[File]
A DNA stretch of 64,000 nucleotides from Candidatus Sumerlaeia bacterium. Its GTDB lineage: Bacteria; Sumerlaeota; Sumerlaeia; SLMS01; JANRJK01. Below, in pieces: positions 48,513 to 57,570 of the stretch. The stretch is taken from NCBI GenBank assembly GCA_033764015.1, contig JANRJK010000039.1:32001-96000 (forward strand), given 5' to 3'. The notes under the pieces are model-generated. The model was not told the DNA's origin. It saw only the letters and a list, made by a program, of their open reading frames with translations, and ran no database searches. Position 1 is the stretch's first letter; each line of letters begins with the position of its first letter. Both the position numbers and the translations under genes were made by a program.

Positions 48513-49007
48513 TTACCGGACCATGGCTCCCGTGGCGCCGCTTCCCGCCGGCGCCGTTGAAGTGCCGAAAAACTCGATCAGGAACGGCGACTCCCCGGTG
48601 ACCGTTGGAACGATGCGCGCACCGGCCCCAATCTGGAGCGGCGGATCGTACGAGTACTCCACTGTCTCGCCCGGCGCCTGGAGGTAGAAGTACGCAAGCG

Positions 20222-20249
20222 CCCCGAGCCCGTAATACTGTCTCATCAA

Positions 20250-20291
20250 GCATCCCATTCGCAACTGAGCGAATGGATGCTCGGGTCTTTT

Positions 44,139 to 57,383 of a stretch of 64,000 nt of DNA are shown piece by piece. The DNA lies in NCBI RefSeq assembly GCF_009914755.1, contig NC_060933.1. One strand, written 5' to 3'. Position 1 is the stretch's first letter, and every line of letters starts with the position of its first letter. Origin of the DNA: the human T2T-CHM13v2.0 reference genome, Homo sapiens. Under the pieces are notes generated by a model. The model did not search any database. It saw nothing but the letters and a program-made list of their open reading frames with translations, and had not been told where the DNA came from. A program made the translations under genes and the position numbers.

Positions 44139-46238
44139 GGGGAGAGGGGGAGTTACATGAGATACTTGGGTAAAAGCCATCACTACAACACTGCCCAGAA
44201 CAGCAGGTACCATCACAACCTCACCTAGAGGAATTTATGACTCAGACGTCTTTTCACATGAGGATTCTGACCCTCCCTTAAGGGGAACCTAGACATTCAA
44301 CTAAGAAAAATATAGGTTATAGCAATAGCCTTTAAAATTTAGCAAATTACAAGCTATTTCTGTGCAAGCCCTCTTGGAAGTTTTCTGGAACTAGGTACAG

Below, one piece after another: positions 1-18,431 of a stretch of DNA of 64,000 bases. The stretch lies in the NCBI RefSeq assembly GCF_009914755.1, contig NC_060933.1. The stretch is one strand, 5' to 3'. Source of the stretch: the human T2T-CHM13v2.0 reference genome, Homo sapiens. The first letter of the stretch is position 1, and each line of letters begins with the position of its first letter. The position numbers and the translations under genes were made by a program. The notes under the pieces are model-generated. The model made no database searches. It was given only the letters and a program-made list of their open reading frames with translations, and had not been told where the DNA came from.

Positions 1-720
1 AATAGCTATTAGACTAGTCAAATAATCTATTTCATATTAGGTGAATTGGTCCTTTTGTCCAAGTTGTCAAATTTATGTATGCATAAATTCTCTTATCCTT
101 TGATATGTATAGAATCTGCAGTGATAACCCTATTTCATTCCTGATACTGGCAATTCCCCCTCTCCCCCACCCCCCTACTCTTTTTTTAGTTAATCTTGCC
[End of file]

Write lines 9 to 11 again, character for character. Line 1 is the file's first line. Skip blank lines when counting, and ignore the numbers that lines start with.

Positions 44,139 to 57,383 of a stretch of 64,000 nt of DNA are shown piece by piece. The DNA lies in NCBI RefSeq assembly GCF_009914755.1, contig NC_060933.1. One strand, written 5' to 3'. Position 1 is the stretch's first letter, and every line of letters starts with the position of its first letter. Origin of the DNA: the human T2T-CHM13v2.0 reference genome, Homo sapiens. Under the pieces are notes generated by a model. The model did not search any database. It saw nothing but the letters and a program-made list of their open reading frames with translations, and had not been told where the DNA came from. A program made the translations under genes and the position numbers.

Positions 44139-46238
44139 GGGGAGAGGGGGAGTTACATGAGATACTTGGGTAAAAGCCATCACTACAACACTGCCCAGAA